Safe socializing in the time of COVID-19

If you’re the parent of a tween or young teen, you undoubtedly are familiar with some form of this scenario: Your child wants to go to a party/concert/game. You’re concerned because of all the unknowns. Who is vaccinated and who isn’t? Will the kids mostly be outside, or will they be crowded indoors? What’s the masking situation at the event? Still, you don’t want to deprive your child of opportunities to socialize with friends. How do you decide what to do?

It’s difficult for parents to know how much responsibility a preteen can shoulder, and in the age of COVID-19, autonomy is even harder to achieve. Kids have been spending more time at home with their parents and are eager to get back to the activities they used to do with friends. Moreover, preteens and young teens need opportunities to be independent to help them grow into self-sufficient adolescents and adults. But even with an effective vaccine, parents might be wary of giving their kids the freedom they seek, fearing their child may engage in behavior that could compromise their or their family’s health.

For starters, it can help to pause and try to see things from your child’s point of view. Your daughter who is building her case for why she should be allowed to go to a concert may also be nervous about the venue and become defensive when you ask reasonable safety questions. This can set the stage for an argument, or it can be an opportunity to express empathy and communicate openly.

Try to ease the tension by expressing that you understand your daughter’s dilemma. You can say something like, “I understand that it’s frustrating to want to hang out with your friends when it might not be safe.” Talk it through, and consider telling her you are willing to take the blame and be the “bad guy” if she wants to pin the need to be outdoors and wear masks on you. Let her know you’ll do whatever you can to help her see her friends in a safe way. Could they ride bikes together? Hang out at the park? Be open to any ideas she has.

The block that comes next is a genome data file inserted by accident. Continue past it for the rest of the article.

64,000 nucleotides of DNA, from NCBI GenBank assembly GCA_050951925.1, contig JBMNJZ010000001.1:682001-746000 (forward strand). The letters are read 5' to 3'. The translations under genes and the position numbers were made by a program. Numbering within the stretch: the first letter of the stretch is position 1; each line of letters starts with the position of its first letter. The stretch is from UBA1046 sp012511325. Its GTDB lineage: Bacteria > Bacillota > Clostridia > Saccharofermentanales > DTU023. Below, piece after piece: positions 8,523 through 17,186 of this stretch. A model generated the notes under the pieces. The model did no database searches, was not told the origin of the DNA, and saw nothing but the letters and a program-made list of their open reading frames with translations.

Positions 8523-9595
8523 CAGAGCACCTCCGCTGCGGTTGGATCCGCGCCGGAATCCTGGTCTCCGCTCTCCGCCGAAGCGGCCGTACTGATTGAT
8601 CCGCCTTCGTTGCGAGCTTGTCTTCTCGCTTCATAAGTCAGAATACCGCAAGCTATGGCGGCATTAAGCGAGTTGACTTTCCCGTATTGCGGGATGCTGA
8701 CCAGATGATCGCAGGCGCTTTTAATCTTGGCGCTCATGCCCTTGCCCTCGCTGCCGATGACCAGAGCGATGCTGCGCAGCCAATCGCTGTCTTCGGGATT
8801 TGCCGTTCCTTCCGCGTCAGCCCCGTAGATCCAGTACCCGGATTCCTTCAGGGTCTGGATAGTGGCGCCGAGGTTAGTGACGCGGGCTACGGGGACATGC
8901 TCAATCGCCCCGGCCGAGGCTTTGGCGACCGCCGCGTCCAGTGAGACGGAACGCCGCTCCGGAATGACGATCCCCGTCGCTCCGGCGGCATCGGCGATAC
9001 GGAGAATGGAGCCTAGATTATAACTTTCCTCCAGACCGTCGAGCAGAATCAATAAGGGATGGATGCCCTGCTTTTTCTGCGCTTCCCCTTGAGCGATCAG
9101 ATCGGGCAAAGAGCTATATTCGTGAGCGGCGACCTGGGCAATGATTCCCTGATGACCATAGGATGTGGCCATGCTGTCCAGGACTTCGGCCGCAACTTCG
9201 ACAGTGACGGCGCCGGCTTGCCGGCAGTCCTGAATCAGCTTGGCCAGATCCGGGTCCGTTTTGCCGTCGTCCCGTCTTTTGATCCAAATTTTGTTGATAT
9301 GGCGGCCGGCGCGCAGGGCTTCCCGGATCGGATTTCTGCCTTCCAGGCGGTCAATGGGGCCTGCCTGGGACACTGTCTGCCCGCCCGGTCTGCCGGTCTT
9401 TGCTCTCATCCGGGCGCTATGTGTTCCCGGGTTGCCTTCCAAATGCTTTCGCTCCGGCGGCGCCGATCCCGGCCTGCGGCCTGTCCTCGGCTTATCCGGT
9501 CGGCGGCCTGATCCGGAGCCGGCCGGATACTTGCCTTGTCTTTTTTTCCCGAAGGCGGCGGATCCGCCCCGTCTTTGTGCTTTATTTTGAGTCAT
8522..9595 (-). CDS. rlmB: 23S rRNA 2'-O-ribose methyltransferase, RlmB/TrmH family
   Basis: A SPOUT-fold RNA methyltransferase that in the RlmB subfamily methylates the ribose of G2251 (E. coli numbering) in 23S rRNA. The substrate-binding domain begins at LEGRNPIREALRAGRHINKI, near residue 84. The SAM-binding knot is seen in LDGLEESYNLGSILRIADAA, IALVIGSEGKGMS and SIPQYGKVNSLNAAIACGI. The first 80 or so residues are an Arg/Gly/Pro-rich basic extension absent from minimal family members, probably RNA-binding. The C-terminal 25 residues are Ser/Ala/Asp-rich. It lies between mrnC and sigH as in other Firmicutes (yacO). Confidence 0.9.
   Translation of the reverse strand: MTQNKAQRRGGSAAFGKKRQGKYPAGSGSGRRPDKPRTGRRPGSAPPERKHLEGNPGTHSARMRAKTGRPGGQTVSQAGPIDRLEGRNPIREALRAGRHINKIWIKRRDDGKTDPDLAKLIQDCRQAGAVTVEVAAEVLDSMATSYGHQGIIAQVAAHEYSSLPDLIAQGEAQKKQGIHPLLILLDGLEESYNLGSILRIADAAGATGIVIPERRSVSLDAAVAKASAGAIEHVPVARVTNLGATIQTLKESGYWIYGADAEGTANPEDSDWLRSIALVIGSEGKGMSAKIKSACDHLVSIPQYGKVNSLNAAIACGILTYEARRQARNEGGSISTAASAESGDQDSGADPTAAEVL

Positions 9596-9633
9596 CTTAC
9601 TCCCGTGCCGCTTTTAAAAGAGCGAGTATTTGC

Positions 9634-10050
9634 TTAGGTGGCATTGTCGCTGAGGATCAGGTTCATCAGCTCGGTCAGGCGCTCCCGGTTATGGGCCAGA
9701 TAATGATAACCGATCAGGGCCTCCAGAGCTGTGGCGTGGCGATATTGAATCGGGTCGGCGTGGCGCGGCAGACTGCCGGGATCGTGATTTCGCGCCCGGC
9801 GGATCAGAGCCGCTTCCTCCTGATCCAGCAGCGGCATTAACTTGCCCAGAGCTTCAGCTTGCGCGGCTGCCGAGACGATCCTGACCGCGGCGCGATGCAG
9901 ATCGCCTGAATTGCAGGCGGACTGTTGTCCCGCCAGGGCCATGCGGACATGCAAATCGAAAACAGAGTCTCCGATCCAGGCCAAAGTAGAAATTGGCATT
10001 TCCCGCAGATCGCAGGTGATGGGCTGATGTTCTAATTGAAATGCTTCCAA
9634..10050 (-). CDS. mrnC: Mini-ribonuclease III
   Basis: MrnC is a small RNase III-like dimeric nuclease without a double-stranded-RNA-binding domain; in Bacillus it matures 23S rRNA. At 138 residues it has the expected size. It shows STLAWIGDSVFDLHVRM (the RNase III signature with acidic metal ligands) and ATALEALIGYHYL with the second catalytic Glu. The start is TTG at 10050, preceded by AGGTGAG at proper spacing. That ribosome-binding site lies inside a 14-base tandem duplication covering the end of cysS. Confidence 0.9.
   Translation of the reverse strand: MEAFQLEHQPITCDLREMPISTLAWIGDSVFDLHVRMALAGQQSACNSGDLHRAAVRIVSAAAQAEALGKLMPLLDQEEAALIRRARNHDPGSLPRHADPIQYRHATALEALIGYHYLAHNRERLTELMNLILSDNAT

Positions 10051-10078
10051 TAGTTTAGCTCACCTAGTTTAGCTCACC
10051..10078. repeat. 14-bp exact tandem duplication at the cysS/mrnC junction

Another strategy is to offer your child more opportunities to assert his autonomy at home. Are there choices you can offer your child that have not been left to him before? Maybe you can give him more say over how or where he studies or who controls the remote. Of course, these concessions don’t make up for time missed hanging out with friends, but having some new freedoms at home might help him feel better.

Remember, you and your kids are not alone in trying to navigate the social landscape amidst a pandemic. Each situation is different, and although every conflict might not end in a smooth solution, it’s important to remember that there are ways we can comfort and support our preteens and teens. Listen to what they’re feeling, validate those feelings, and then be direct about how you can work together to make this situation bearable.